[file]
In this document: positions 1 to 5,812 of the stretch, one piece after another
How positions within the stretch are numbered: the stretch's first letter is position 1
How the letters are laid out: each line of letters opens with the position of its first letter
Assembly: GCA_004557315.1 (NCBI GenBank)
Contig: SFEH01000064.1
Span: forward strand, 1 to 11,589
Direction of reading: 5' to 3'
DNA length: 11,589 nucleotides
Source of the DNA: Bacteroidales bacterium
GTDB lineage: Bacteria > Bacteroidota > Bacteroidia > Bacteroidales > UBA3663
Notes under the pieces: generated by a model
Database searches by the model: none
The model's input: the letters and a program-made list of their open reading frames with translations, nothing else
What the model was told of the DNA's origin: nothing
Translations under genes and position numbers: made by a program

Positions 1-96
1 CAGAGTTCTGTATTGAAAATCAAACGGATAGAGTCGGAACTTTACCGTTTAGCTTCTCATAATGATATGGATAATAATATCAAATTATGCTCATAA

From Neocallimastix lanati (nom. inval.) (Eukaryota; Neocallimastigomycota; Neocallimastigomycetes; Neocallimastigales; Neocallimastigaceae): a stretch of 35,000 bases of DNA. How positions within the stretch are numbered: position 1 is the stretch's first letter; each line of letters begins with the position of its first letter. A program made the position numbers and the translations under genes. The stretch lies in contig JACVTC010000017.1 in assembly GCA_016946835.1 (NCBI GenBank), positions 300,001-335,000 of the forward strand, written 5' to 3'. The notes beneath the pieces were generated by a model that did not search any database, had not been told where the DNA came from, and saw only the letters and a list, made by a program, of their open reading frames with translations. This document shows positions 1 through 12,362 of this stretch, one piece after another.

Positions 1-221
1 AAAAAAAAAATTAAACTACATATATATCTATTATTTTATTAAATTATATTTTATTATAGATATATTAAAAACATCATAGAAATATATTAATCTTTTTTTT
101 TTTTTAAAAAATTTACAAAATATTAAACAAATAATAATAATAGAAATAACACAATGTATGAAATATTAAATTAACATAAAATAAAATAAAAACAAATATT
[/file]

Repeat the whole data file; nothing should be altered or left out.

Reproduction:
In this document: positions 1 to 5,812 of the stretch, one piece after another
How positions within the stretch are numbered: the stretch's first letter is position 1
How the letters are laid out: each line of letters opens with the position of its first letter
Assembly: GCA_004557315.1 (NCBI GenBank)
Contig: SFEH01000064.1
Span: forward strand, 1 to 11,589
Direction of reading: 5' to 3'
DNA length: 11,589 nucleotides
Source of the DNA: Bacteroidales bacterium
GTDB lineage: Bacteria > Bacteroidota > Bacteroidia > Bacteroidales > UBA3663
Notes under the pieces: generated by a model
Database searches by the model: none
The model's input: the letters and a program-made list of their open reading frames with translations, nothing else
What the model was told of the DNA's origin: nothing
Translations under genes and position numbers: made by a program

Positions 1-96
1 CAGAGTTCTGTATTGAAAATCAAACGGATAGAGTCGGAACTTTACCGTTTAGCTTCTCATAATGATATGGATAATAATATCAAATTATGCTCATAA

From Neocallimastix lanati (nom. inval.) (Eukaryota; Neocallimastigomycota; Neocallimastigomycetes; Neocallimastigales; Neocallimastigaceae): a stretch of 35,000 bases of DNA. How positions within the stretch are numbered: position 1 is the stretch's first letter; each line of letters begins with the position of its first letter. A program made the position numbers and the translations under genes. The stretch lies in contig JACVTC010000017.1 in assembly GCA_016946835.1 (NCBI GenBank), positions 300,001-335,000 of the forward strand, written 5' to 3'. The notes beneath the pieces were generated by a model that did not search any database, had not been told where the DNA came from, and saw only the letters and a list, made by a program, of their open reading frames with translations. This document shows positions 1 through 12,362 of this stretch, one piece after another.

Positions 1-221
1 AAAAAAAAAATTAAACTACATATATATCTATTATTTTATTAAATTATATTTTATTATAGATATATTAAAAACATCATAGAAATATATTAATCTTTTTTTT
101 TTTTTAAAAAATTTACAAAATATTAAACAAATAATAATAATAGAAATAACACAATGTATGAAATATTAAATTAACATAAAATAAAATAAAAACAAATATT